“Do I know you, ma’am?” His voice was smooth and deep, with a hint of amusement. Definitely Lord Stephen Kestrel. When they had met three years before she had noticed straight away how mellow his voice was. Some men, she had thought, could seduce with their voice alone and this was one of them. The fact that he was also tall and dark and sinfully good looking was, of course, an added benefit. There had been a time when she had been a little bit in love with Stephen Kestrel. If only he had not been a younger son with his way to make in the world and if only she had not been so foolishly in love with the undeserving Fitz…
She felt a strange pang of loss.
“We met in London a few years ago,” Chessie said. “I don’t suppose you remember. I am Francesca Alton.” She almost offered him her hand, which, she realised, would be a ridiculously formal thing to do in a snowy wood in the middle of nowhere.
“Lady Alton!” Lord Stephen sounded taken aback now. “I do apologise for grabbing you in such an ill-mannered way. I was trying to ensure that Old Jeb did not shoot you. He is as deaf as a post and trigger-happy with that blunderbuss.”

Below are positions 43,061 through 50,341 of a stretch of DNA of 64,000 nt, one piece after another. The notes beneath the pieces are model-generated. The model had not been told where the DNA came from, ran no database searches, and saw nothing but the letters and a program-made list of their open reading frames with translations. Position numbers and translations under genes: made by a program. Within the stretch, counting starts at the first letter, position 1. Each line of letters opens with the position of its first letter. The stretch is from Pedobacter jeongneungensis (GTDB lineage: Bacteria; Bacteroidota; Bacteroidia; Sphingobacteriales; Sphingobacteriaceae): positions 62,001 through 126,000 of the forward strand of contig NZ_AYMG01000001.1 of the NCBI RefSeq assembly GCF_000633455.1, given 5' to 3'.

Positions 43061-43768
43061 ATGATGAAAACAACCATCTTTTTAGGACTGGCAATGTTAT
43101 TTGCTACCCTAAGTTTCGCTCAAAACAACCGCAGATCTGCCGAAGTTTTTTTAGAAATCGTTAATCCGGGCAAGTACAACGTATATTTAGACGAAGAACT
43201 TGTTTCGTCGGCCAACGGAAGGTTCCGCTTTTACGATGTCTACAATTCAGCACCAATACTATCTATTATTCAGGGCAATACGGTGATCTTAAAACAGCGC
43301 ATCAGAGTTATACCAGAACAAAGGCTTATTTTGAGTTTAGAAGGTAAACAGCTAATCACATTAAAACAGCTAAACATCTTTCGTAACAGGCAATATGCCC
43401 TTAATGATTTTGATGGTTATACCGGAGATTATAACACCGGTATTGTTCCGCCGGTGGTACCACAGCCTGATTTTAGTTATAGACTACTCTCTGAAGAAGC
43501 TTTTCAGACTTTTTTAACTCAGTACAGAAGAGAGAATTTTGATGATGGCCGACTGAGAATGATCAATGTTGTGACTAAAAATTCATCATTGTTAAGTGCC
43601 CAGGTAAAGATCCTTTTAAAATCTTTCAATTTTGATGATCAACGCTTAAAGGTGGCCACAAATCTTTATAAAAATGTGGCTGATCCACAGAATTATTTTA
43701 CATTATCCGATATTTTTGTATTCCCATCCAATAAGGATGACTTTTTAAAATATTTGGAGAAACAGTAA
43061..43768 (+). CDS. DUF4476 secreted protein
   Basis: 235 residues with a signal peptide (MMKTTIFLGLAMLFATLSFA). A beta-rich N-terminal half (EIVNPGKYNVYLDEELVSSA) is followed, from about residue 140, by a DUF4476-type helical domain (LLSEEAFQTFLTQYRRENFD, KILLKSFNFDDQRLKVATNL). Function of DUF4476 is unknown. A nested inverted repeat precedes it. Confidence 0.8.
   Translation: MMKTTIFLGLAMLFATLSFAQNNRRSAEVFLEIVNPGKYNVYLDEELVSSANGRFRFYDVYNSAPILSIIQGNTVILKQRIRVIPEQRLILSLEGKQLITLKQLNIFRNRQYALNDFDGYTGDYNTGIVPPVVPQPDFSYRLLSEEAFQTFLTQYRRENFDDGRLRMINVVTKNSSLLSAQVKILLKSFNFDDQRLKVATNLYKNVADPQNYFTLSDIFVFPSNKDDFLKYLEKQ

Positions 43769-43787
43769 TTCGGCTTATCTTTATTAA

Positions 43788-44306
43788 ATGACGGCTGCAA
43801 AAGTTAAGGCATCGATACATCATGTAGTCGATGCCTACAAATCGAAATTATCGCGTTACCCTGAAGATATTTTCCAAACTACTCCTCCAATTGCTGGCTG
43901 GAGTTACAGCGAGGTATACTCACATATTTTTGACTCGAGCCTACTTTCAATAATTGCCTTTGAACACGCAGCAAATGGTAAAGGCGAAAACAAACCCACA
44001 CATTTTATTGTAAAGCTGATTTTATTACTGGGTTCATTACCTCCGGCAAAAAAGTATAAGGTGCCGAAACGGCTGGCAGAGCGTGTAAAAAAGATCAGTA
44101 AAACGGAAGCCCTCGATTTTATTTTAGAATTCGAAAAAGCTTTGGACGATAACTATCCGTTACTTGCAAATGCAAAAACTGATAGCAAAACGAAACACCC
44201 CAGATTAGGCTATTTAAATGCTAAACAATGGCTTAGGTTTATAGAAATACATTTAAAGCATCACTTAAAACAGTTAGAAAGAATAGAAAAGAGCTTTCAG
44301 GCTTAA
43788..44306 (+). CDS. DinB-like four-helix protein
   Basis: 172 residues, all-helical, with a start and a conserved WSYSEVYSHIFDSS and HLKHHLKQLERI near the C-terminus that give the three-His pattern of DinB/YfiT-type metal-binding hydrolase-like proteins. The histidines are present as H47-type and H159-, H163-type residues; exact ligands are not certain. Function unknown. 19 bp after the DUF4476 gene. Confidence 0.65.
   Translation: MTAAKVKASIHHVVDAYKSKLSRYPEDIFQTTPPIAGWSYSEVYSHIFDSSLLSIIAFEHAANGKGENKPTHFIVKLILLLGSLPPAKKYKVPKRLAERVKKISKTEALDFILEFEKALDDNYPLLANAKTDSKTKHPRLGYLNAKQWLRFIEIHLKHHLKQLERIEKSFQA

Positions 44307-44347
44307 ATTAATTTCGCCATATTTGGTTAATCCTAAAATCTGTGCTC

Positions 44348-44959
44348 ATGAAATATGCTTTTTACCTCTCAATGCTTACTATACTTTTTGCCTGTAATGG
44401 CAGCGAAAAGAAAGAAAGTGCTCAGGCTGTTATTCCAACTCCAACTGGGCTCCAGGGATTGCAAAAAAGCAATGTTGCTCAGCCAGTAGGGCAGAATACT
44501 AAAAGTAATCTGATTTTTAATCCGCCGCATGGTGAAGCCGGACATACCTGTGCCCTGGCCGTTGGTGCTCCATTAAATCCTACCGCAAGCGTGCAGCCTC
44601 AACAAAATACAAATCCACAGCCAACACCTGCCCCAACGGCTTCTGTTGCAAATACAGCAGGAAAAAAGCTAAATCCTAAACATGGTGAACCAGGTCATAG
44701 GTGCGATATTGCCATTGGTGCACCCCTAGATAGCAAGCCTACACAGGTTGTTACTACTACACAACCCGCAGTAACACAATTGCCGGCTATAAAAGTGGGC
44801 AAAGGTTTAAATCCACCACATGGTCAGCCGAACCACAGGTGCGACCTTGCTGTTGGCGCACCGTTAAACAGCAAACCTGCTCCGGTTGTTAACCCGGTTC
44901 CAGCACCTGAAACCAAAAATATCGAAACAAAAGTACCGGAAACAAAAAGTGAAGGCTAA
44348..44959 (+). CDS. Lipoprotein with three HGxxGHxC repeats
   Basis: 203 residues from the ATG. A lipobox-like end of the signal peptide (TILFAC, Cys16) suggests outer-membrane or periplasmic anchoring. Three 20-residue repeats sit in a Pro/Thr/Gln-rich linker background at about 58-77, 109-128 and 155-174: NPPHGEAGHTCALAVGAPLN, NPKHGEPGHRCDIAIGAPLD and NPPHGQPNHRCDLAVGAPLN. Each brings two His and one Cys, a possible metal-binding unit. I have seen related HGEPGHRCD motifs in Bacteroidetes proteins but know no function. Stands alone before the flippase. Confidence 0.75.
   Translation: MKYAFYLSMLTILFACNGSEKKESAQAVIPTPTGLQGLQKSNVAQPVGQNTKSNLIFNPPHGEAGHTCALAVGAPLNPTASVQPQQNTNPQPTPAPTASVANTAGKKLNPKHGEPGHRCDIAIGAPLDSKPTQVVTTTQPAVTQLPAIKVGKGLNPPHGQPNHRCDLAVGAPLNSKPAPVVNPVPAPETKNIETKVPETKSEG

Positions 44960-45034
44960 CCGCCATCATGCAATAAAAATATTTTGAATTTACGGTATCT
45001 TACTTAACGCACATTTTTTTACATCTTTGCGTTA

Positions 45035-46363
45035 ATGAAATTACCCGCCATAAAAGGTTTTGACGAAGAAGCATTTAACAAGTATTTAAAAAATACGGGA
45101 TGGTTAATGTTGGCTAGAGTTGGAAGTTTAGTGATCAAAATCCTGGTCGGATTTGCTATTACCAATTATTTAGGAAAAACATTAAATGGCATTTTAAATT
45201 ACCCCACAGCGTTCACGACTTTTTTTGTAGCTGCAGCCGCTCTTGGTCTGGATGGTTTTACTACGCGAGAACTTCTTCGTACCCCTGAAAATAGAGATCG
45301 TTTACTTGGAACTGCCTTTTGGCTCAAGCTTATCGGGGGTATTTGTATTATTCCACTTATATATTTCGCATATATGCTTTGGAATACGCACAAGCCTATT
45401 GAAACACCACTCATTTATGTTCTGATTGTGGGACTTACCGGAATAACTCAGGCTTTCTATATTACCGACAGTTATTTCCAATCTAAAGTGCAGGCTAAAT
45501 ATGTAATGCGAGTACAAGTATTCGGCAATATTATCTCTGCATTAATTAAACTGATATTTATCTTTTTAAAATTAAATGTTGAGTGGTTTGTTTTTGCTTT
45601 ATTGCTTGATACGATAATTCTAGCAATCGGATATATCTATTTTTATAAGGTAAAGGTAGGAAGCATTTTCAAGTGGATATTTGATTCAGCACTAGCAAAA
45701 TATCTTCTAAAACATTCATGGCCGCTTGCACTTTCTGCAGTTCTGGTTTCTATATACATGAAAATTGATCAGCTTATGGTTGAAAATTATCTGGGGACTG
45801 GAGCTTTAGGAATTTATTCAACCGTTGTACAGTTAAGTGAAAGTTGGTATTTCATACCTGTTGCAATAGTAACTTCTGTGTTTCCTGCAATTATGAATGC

“That’s very thoughtful of you,” Chessie said. “I had no notion I would run into smugglers on Christmas Eve.”
“You did not, ma’am.” Lord Stephen’s voice was dry. “Jeb Hartley is the gamekeeper on my brother’s estate here and he is out tonight to ensure none of the local poachers are looking to supplement their Christmas table with some of our game.”
“Oh, I see.” Chessie could feel herself blushing. Lord Stephen had taken her arm and was leading her back onto the road. Out here in the fading daylight she could see him clearly; the tousled dark hair in which snowflakes were settling, the dark eyes, the chiselled planes of his face, the broad shoulders encased in a many-caped coat of superfine. He looked every inch the younger brother of the Duke of Kestrel whilst she probably looked like something the cat would refuse to drag in.
“All self-respecting smugglers are likely to be tucked up in front of the fire on such an inclement day drinking their contraband brandy,” he said.
“Of course,” Chessie said. “Of course they are.”
So much for her foolish dreams of adventure.
“Not that there are many in these parts any more,” Lord Stephen continued. “Nor highwaymen, nor pirates, should you be wondering.”
“Of course I was not wondering,” Chessie said sharply. “How absurd.”
“The Midwinter villages,” Lord Stephen said, “have something of a reputation for criminality.”